The filing, for the period ending Dec. 31, 2018, shows total revenue for the year at $1.49 million, with total expenses at just over $1.48 million. Nearly 70 per cent of the council’s income came from governments, with $998,844 derived from the City of London and another $36,100 coming from the federal government. Other revenue, including funds from sources such as Ontario Trillium Foundation, London Community Foundation and sponsorships, came to $452,732. Receipted donations ($1,332) amounted to less than one tenth of one per cent of the agency’s income.
On the expenditure side, the arts council steered nearly $1.16 million to programming (a breakdown of 2018 grants in the largest of its programs, the Community Arts Investment Program, is available here). The council incurred expenses of $287,824 for seven staff salaries and had occupancy costs at its King Street location of $14,824. Another $12,612 was spent on professional and consulting fees. About $5,800 went to training for staff and volunteers, while $1,550 was spent on advertising.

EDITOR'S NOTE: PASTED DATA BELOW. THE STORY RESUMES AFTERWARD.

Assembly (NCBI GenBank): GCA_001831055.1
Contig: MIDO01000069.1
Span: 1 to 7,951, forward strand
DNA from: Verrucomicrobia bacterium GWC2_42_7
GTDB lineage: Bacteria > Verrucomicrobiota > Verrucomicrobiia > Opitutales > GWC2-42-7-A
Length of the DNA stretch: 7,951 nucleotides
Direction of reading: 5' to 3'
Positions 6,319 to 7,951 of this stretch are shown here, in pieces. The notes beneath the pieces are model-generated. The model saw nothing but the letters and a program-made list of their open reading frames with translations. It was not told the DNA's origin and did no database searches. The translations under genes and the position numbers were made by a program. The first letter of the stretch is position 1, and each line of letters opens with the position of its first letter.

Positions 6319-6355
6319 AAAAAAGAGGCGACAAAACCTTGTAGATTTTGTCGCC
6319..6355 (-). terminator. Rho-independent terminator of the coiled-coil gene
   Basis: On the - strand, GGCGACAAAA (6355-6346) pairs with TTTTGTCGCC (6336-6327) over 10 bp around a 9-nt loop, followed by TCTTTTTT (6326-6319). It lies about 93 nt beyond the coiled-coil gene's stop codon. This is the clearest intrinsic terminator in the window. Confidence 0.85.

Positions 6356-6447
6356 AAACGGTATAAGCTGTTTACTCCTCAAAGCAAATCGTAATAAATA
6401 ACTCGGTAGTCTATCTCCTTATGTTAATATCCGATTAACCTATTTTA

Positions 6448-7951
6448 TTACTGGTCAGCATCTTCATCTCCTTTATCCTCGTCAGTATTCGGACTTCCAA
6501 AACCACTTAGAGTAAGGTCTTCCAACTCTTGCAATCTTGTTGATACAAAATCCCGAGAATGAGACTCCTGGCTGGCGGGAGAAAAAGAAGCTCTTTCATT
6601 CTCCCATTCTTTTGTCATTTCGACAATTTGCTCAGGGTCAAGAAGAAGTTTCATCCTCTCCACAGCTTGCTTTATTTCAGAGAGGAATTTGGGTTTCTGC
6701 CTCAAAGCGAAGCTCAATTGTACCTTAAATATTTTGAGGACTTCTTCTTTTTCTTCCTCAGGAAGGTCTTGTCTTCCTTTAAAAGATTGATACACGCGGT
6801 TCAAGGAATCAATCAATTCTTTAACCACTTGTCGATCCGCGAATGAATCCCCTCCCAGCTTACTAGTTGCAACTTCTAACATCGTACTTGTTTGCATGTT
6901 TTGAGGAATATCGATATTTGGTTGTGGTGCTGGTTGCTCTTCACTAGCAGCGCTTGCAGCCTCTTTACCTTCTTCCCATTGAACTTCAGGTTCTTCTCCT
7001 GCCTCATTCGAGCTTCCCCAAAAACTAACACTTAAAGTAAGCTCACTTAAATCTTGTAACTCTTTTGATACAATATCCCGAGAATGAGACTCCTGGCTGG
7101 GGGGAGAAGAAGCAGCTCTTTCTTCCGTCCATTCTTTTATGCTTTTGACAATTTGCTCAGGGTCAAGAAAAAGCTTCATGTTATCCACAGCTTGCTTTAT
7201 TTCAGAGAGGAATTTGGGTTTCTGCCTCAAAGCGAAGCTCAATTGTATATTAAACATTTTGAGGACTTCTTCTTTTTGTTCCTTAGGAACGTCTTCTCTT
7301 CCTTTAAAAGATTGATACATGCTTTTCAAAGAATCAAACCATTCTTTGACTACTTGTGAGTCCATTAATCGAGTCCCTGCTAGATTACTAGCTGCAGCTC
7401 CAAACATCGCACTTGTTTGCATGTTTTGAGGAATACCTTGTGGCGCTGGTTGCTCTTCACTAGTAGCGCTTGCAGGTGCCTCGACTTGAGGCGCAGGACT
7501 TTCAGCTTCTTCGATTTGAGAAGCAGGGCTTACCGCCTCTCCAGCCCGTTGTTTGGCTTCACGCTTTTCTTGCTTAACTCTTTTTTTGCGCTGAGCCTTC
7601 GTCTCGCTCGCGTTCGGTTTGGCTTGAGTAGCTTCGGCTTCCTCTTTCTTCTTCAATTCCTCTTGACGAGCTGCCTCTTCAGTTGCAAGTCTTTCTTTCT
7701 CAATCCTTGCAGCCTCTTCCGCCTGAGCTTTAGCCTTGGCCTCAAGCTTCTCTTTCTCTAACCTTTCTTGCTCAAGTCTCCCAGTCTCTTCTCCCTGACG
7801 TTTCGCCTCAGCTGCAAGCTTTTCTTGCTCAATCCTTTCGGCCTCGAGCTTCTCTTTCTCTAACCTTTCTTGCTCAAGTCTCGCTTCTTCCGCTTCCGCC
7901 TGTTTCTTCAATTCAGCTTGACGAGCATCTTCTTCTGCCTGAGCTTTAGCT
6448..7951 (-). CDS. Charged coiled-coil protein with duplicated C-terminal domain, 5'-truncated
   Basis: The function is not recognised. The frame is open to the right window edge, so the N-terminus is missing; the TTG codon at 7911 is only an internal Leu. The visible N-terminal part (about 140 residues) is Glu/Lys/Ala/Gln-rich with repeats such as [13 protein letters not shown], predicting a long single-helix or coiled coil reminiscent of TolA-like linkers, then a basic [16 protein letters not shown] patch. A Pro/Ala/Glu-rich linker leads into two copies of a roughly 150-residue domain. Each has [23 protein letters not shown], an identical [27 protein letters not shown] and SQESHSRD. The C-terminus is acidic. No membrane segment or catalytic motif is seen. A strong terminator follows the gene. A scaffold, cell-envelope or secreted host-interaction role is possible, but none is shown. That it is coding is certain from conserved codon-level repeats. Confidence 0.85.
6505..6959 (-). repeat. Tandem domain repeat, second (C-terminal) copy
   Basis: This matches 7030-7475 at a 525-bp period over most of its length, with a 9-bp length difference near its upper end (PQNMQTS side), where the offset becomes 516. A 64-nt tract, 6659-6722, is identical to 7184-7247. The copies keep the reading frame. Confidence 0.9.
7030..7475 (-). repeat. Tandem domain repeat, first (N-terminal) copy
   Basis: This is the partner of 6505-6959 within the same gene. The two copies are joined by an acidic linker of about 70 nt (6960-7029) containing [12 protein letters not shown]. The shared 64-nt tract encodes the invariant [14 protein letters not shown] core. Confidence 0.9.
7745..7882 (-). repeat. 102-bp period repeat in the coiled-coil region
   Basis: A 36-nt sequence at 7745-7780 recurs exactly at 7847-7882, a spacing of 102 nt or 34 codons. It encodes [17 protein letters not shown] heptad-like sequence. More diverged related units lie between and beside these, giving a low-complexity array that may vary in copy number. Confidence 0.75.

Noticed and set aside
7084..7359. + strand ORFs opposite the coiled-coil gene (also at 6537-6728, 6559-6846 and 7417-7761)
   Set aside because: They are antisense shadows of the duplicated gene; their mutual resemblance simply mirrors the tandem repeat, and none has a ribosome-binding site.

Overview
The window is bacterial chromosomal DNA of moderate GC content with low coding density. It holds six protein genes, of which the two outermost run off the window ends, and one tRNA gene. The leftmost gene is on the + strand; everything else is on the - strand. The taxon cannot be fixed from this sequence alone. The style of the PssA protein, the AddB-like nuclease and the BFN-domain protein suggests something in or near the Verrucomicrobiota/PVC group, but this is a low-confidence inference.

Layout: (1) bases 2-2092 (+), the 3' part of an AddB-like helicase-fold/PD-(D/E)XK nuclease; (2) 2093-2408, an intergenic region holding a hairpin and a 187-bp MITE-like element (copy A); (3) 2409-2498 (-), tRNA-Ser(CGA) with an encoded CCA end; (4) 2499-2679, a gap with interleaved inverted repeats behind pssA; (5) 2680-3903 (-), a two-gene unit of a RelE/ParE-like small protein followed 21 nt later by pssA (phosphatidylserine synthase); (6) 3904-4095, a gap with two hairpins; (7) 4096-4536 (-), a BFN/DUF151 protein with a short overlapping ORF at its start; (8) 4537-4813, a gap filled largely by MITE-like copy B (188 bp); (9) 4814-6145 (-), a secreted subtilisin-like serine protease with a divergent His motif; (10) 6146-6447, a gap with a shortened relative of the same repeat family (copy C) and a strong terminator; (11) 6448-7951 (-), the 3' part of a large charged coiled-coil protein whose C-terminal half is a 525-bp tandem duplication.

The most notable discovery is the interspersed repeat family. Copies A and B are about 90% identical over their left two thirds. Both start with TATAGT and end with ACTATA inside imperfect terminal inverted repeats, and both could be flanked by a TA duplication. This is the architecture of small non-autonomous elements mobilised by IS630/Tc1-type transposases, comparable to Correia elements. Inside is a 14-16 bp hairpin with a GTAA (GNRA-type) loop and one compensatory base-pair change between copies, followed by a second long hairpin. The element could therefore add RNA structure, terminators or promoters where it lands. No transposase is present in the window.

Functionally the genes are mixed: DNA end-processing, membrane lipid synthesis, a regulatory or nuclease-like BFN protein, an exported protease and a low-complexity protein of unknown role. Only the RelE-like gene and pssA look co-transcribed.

The London Arts Council’s stated purpose is to work with “public, private and community partners to build and sustain Londoners’ awareness of, involvement in, and support for all artistic disciplines across the city.” Chief among its functions is the administration of the Community Arts Investment Program (CAIP), a funding program for local professional artists, artist collectives, and arts organizations that fosters artistic excellence. Additionally it offers assistance to artists, artist collectives and arts organizations with “professional development and training, networking and mentorship opportunities, and community connection and accessibility.” The council also advocates for public policies that support the arts.
A listing of recipients of the council’s CAIP grants for 2019 is available here. It shows the top recipients of funding in the current year as being Aeolian Hall Performing Arts Centre and Fringe London Theatre Festival ($55,000 each), followed by Palace Theatre ($50,000), Sunfest ($50,000), The ARTS Project ($50,000) and Home County Folk League ($40,000).
The London Arts Council is led by executive director Andrea Hibbert. Allison Price, director of programs and engagement at TechAlliance of Southwestern Ontario, is president of the five-member board of directors.